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RIM is earning a reputation as the successor to Microsoft as the "biggest loser" in smartphone sales

The most recent survey by the NPD Group on U.S. smartphone sales offered few surprises as recent winners and losers for the most part furthered their respective streaks.  The winners are, of course Apple, Inc. (AAPL) and Google Inc. (GOOG), while the losers are Canadian BlackBerry maker, Research In Motion, Ltd. (TSE:RIM).  Windows Phone 7 manufacturer Microsoft Corp. (MSFT), a perennial loser, was about the only party reverse its recent trend, posting a small growth.

I. Four Out of Every Five U.S. Smartphones are an Android or an Apple

For Apple and Google, they're seeing their individual growth more or less flat-line for this year, but this growth is still substantially elevated, when compared to 2010 numbers.  Google's Android market share remained at 53 percent -- the same number the NPD group reported for Q2 2011, and a significantly higher level than Jan.-Oct. 2010's ~21 percent which NPD reported last year.  Likewise Apple grew from 21 percent to 29 percent.

RIM continues its humiliating fall, reaching a mere 10 percent of the U.S. market, down from a year ago when it held a quarter of it.  On a quarterly basis RIM captured a miserable 8 percent of U.S. smartphone sales in Q3 2011.  NPD analyst Ross Rubin, the report's author, pointed out that in the close to five years between Q2 2006 to Q3 2011, RIM has gone from owning 50 percent of the smartphone market to owning a sixth of that.

Fortune in 2009 quoted RIM co-CEO Mike Lazaridis as saying, "sometimes we have to put the brakes on.  We’ve shown that we can handle annual 100% growth. I’m not sure we could handle more than that."

RIM co-CEO Jim Balsillie
RIM co-CEO Jim Balsillie may be all laughs and grins, but his company's increasingly abysmal U.S. sales outlook has given investors little to crack a smile about. [Image Source: Reuters]

Well RIM has certainly put the brakes on -- in fact it's put the vehicle in reverse and is backing up towards a cliff leaving investors yelling in the back seat.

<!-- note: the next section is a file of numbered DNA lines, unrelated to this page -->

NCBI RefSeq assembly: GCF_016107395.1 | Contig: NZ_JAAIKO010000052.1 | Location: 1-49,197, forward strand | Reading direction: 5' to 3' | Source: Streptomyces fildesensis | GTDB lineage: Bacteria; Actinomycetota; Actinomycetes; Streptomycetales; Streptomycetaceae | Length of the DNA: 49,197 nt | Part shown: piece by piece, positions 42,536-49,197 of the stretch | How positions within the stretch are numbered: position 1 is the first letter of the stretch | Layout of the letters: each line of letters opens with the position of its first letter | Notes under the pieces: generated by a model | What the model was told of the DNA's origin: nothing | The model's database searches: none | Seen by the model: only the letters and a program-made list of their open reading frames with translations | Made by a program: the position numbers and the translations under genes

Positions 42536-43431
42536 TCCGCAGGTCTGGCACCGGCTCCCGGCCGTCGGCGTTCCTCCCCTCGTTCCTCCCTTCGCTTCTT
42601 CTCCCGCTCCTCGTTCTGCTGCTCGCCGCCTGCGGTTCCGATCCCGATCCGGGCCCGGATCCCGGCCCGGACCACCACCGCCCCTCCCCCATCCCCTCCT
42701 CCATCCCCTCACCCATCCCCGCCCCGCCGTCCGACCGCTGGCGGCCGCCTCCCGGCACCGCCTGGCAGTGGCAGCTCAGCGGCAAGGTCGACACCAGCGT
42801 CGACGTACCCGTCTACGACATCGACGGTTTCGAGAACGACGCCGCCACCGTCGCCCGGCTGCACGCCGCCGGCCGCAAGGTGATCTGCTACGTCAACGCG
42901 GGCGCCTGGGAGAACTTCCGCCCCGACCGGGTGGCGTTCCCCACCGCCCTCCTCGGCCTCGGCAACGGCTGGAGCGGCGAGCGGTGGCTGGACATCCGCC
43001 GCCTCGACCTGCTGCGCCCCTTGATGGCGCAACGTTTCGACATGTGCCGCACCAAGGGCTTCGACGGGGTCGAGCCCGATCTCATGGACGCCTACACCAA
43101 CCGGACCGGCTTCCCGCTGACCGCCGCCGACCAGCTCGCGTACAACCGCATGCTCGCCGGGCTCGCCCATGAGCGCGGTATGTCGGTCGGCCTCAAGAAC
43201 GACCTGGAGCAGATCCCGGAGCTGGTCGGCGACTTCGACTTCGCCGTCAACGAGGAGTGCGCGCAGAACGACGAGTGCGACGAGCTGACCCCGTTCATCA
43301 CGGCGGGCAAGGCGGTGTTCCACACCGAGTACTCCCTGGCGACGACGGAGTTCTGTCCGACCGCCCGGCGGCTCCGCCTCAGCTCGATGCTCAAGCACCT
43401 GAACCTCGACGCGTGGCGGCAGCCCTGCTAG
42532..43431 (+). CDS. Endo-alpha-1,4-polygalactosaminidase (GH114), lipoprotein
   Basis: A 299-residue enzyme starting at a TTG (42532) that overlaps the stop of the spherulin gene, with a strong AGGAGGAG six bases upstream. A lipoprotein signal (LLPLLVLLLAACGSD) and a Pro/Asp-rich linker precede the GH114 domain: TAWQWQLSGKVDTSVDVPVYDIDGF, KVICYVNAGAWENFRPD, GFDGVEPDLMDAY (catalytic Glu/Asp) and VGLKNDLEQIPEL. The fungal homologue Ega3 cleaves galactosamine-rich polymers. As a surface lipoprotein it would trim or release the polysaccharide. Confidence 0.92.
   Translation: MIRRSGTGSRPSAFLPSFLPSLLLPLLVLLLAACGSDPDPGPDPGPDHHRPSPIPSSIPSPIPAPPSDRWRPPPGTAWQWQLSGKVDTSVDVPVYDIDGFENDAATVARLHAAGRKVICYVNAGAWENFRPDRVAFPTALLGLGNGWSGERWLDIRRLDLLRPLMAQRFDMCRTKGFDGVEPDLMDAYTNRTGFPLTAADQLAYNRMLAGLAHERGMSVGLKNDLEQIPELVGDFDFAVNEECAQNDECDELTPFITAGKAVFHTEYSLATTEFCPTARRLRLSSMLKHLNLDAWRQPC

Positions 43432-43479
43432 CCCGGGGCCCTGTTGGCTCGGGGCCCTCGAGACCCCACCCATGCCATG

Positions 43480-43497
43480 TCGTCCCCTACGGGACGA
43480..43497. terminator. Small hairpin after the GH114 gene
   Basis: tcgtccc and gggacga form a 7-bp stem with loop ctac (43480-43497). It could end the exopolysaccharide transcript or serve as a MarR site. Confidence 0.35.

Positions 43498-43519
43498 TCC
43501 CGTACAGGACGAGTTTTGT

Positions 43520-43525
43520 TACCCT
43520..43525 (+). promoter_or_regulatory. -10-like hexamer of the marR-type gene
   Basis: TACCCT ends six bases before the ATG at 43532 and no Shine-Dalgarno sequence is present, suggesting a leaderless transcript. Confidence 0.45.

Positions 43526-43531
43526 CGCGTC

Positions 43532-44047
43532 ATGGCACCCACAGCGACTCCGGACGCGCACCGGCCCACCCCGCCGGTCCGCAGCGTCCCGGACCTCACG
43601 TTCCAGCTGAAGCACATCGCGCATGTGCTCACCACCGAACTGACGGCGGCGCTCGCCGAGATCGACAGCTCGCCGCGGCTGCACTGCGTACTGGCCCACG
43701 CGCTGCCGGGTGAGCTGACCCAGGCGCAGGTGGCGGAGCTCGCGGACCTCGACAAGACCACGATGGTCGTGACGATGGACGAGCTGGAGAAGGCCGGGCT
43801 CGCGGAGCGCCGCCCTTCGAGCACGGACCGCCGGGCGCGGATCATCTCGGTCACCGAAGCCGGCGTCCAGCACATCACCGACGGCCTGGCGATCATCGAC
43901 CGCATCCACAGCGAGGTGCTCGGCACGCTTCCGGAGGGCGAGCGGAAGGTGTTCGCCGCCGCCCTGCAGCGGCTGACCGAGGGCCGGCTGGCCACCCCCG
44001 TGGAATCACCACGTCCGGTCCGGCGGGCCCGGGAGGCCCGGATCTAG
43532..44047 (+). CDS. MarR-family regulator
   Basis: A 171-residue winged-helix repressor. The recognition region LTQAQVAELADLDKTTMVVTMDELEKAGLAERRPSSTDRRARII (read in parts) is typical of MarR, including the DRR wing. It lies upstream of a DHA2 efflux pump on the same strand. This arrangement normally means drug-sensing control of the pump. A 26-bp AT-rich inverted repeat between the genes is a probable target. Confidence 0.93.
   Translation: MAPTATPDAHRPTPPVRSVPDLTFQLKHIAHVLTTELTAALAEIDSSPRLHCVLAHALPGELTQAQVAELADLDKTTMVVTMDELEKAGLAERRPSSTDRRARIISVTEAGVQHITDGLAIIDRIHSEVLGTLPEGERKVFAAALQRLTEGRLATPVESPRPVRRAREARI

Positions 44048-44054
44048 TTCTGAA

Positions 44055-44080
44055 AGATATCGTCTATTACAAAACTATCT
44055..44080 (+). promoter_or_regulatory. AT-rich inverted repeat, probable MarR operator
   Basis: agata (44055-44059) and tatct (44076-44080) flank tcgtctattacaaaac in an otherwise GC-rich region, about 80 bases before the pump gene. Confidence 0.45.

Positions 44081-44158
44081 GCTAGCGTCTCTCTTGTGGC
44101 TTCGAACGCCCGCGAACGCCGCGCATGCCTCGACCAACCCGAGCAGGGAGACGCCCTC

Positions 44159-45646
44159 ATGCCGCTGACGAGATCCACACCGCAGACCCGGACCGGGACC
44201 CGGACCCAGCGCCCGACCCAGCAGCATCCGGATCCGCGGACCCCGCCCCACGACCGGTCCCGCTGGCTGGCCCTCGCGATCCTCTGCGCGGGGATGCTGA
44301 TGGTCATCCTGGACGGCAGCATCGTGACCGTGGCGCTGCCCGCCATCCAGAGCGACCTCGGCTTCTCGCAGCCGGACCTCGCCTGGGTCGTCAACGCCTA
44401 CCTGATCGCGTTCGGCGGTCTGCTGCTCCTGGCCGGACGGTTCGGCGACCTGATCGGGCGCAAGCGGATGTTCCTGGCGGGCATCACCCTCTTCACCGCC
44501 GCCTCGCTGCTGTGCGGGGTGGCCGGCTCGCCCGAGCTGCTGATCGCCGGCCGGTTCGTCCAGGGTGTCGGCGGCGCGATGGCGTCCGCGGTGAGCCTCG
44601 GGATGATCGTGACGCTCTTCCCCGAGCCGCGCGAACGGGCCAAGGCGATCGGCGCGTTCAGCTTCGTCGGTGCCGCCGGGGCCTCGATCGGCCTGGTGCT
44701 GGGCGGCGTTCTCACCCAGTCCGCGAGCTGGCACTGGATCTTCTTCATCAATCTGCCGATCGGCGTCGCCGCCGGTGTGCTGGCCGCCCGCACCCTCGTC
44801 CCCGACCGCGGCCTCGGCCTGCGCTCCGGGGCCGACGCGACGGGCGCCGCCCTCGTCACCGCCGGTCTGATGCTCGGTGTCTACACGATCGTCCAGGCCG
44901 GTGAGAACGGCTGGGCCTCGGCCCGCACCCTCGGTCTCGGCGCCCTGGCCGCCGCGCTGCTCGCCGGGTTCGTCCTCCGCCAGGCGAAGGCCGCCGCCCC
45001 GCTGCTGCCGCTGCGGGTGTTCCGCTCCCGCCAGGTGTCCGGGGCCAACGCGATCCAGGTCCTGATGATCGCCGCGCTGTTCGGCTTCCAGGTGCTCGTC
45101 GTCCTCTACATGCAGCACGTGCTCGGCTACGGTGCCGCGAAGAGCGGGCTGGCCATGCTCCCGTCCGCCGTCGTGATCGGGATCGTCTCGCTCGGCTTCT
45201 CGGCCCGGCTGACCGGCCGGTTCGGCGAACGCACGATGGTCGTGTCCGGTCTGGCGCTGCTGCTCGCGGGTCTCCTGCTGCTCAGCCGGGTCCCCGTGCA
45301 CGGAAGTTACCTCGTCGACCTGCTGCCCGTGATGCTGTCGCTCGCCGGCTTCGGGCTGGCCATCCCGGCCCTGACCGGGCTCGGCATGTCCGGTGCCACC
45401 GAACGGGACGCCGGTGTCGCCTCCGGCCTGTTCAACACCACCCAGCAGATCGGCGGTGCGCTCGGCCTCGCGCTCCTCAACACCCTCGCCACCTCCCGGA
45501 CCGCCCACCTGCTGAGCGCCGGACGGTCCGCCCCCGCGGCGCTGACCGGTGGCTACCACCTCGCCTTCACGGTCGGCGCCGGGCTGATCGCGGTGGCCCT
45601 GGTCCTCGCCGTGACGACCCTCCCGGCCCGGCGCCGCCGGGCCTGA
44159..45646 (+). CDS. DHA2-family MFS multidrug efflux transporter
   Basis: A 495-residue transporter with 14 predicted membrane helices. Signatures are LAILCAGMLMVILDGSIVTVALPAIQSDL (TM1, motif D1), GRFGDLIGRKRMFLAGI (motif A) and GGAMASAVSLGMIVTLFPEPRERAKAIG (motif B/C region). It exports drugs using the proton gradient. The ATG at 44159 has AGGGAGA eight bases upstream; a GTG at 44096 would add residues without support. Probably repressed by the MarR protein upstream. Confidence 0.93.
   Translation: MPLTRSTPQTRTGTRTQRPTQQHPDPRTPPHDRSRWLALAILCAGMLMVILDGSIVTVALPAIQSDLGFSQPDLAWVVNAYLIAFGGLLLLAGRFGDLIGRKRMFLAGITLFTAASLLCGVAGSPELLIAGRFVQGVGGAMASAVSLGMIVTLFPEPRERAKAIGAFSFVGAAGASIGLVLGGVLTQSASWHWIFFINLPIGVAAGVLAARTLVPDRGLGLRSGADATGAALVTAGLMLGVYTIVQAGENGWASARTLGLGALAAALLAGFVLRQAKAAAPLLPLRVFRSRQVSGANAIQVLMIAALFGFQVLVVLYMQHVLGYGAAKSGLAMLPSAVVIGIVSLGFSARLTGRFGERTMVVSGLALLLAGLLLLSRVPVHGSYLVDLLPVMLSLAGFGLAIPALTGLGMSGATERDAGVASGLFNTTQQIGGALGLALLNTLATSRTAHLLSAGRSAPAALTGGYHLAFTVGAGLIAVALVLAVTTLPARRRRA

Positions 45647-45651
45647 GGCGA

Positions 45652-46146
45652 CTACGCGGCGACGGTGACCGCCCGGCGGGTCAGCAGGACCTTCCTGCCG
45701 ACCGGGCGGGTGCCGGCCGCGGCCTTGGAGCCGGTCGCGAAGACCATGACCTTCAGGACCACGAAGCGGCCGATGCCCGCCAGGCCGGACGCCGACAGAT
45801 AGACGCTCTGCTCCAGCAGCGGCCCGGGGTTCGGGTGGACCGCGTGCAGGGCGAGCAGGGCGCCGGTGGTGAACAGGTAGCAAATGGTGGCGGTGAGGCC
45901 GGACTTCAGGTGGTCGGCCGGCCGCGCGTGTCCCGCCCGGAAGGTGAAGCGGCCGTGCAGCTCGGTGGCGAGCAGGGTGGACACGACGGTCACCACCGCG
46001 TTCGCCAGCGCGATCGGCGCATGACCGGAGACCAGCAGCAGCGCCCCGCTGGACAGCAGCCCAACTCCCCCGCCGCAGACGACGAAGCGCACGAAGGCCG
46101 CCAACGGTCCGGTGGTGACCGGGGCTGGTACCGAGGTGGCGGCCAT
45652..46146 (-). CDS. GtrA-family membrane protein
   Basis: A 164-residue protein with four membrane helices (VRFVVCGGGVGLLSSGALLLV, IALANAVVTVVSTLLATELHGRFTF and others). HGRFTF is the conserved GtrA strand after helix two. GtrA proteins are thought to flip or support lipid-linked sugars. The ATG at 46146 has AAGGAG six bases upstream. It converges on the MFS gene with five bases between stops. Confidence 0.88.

II. Microsoft Performance is Slightly Better Than Last Time

For Microsoft the news was considerably better.  Unlike RIM, which has no "plan B", Microsoft is sitting on a pile of cash (some of it from Android) and isn't afraid of throwing it at the smartphone market.  And Microsoft has apparently passed on the tradition of standards bearer of the biggest losers side of the list to RIM.

While it still has a long, long ways to go to regain even a fifth of its Q2 2007 peak 25 percent market share, Microsoft did manage to reach a 2 percent market share with its Windows Phone platform -- up from 1 percent in August.

Looking ahead, Mr. Rubin argues that Nokia's Oyj. (HEL:NOK1Vstrong recent partnership with Microsoft will have little immediate effect on the U.S. market because, he says, they have to "build from almost nothing."

An even bigger comeback story is the performance by Google-subsidiary Motorola, who rose from 1 percent of the market in 2009, to 12.1 percent today.

Ultimately, it remains to be seen in the long run whether Microsoft and Nokia will have enough fuel left in the tank to achieve an equivalent level of comeback success as Motorola.  But signs of Microsoft's general direction should become more evident by next year, Mr. Rubin says.

III. RIM Could Follow in Palm's Footsteps if it Doesn't Beware

A shift for RIM will be even more noticeable, as continued declines could push it to be sold or at least commit to serious global cutbacks.  RIM has brought some of its trouble on itself.  After announcing that its next generation smartphone OS would be dubbed BBX-- a trademark clearly registered and actively used by a separate software company in the U.S for years, RIM was sued and ordered to cease using the name.  

Now RIM is offering customers the moniker "BlackBerry 10".  The underlying OS looks promising -- barring a glaring security issue that uncharacteristically presented itself in QNX, BB7's parent OS.  That said, the naming issues might serve to distract and confuse some would-be buyers.

To its credit, RIM has always managed to drawn strong sales thanks its IT-strength software, allowing it to pinch on hardware costs and post some almost Apple-esque profits.  But even that may be coming to the end.  From Q1 to Q3, RIM saw its profits fall to a third of their previous levels down to $329M USD from $934M USD.  A quarter or two more like that and RIM could find itself in the red.

Mr. Rubin opines, "The competitive landscape for smartphones, which has been reshaped by Apple and Google, has ultimately forced every major handset provider through a major transition.  For many of them, 2012 will be a critical year in assessing how effective their responses have been."